Ernst Albin Hansen, Magnus Kristian Hyttel, Lasse Schrøder Jakobsen, M K Jensen, Helena Balle, Michael Voigt

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INTRODUCTION:Walk-run transition can be predicted from stride rates (1, 2), based on the assumption that the human acts as a complex system (3), which can be described with Dynamic Systems Theory (4). Besides, two research groups have investigated the hypothesis that added cognitive loading affects the walk-run transition. One of the groups confirmed the hypothesis (5) while the other rejected it (6). To clarify this, we re-tested the hypothesis in the present study.METHODS:Healthy individuals (13 men, 5 women) participated. First, two pressure-sensitive sensors were placed under the insole of the participant’s right shoe at, respectively, a position corresponding to the midpoint of the underside of the heel and at a position corresponding to the midpoint between 1st and 2nd metatarsal heads. The sensors were used for determination of stride characteristics. Then, 10-min warm up was done on a treadmill. For this, the treadmill speed was initially 1 km/h and increased by 1 km/h each min, until the final speed of 10 km/h was completed. After 4 min of rest, the reference walk-run transition test began. For this, the initial treadmill speed was 5 km/h and increased by 0.1 km/h each 10th s, until transition occurred, or a final speed of 9 km/h was reached. This was followed by 4 min of rest. Then, the dual task walk-run transition test began. This test was similar to the reference test. But, in addition to walking, the participant had to perform mental arithmetic, which added cognitive loading. The arithmetic task began with the number 911. From this, 7 were repeatedly subtracted. To increase the cognitive loading, the participant was regularly cheered to perform the arithmetic fast. Data were evaluated with paired samples t-tests. Two subjects were omitted from the evaluation since they did not transit to running in the dual task test.RESULTS:In the reference test, the speed and stride rate at the transition were 7.5±0.5 km/h and 67.0±3.1 strides/min, respectively. In the dual task test, the matching values were 7.6±0.5 km/h and 68.4±3.7 strides/min, respectively. There were no differences between the two types of tests (p>0.05).CONCLUSION:The addition of cognitive loading in a walk-run transition test with monotonous increasing walking speed did not change the speed and stride rate at the transition. We consider this finding to be consistent with the idea that the walking human acts as a self-organized dynamic system, without influence of a central control centre.REFERENCES:1) Hansen et al., Sci Rep, 2017. 2) Hansen et al., Gait Posture, 2018. 3) Soodak & Iberall, Science, 1978. 4) Luenberger, Introduction to dynamics - Theory, models and applications, 1979. 5) Daniels & Newell, Biol Psychol, 2003. 6) Abdolvahab, Atten Percept Psychophys, 2015.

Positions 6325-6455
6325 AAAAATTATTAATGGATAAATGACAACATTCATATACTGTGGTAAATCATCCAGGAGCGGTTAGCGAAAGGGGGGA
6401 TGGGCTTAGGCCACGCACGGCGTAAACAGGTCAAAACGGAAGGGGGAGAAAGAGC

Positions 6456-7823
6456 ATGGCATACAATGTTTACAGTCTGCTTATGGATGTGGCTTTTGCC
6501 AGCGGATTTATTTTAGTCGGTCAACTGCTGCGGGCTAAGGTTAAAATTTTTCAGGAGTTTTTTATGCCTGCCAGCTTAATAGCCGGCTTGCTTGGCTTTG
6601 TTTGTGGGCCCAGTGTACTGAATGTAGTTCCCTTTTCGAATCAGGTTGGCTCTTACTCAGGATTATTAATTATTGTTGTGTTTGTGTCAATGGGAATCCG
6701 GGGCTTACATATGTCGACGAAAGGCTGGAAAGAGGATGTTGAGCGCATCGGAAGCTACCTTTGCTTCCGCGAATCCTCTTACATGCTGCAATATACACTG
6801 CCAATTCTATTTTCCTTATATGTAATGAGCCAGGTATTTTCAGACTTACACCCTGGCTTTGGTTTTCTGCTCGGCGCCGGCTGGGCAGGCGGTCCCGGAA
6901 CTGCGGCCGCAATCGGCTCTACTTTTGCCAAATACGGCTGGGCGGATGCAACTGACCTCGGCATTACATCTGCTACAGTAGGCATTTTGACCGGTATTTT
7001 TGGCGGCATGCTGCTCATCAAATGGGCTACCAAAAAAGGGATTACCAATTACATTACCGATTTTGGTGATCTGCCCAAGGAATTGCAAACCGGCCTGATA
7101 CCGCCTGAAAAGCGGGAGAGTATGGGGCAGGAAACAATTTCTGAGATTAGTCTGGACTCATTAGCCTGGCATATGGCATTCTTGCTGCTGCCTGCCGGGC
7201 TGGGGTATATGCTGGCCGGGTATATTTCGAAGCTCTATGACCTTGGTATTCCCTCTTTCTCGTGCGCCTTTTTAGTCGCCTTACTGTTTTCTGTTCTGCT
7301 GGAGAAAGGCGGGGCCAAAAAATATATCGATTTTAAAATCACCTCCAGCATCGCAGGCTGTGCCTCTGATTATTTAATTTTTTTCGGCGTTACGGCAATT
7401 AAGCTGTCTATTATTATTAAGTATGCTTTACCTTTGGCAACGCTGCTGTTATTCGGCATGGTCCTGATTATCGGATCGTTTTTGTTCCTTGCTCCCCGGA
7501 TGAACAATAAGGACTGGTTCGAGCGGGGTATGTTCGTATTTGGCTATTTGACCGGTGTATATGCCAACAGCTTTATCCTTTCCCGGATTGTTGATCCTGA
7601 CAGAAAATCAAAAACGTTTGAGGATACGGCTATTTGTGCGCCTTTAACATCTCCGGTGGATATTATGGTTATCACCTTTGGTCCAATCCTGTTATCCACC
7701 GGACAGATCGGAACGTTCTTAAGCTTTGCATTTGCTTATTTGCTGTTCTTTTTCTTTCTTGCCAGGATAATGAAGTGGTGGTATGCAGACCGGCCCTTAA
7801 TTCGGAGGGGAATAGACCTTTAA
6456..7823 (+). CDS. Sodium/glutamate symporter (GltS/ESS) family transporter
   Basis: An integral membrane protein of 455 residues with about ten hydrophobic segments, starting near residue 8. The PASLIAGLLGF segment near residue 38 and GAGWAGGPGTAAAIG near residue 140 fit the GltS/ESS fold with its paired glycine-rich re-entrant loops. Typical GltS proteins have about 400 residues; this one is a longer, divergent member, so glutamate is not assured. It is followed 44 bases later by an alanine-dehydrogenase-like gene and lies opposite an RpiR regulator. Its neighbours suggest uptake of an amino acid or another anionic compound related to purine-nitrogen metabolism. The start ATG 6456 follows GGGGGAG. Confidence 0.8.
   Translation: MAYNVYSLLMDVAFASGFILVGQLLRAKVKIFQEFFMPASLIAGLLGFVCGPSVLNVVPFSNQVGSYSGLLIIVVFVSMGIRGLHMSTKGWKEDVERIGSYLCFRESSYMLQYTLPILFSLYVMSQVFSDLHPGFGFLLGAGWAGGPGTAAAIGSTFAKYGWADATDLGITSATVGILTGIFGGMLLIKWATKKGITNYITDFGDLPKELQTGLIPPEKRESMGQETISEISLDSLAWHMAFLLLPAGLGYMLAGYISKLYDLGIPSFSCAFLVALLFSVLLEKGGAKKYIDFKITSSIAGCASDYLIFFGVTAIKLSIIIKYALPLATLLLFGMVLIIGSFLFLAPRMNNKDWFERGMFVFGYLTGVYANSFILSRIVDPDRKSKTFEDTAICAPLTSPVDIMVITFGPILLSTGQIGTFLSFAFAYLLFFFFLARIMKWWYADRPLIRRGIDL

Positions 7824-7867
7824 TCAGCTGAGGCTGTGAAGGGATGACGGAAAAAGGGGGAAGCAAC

Original languageEnglish
Publication date2019
Number of pages608
Publication statusPublished - 2019
EventAnnual Congress of the European College of Sport Science, ECSS - Prag, Czech Republic
Duration: 3 Jul 20196 Jul 2019


ConferenceAnnual Congress of the European College of Sport Science, ECSS
CountryCzech Republic


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Hansen, E. A., Hyttel, M. K., Jakobsen, L. S., Jensen, M. K., Balle, H., & Voigt, M. (2019). THE WALK-RUN TRANSITION IS NOT AFFECTED BY ADDED COGNITIVE LOADING. Abstract from Annual Congress of the European College of Sport Science, ECSS, Prag, Czech Republic.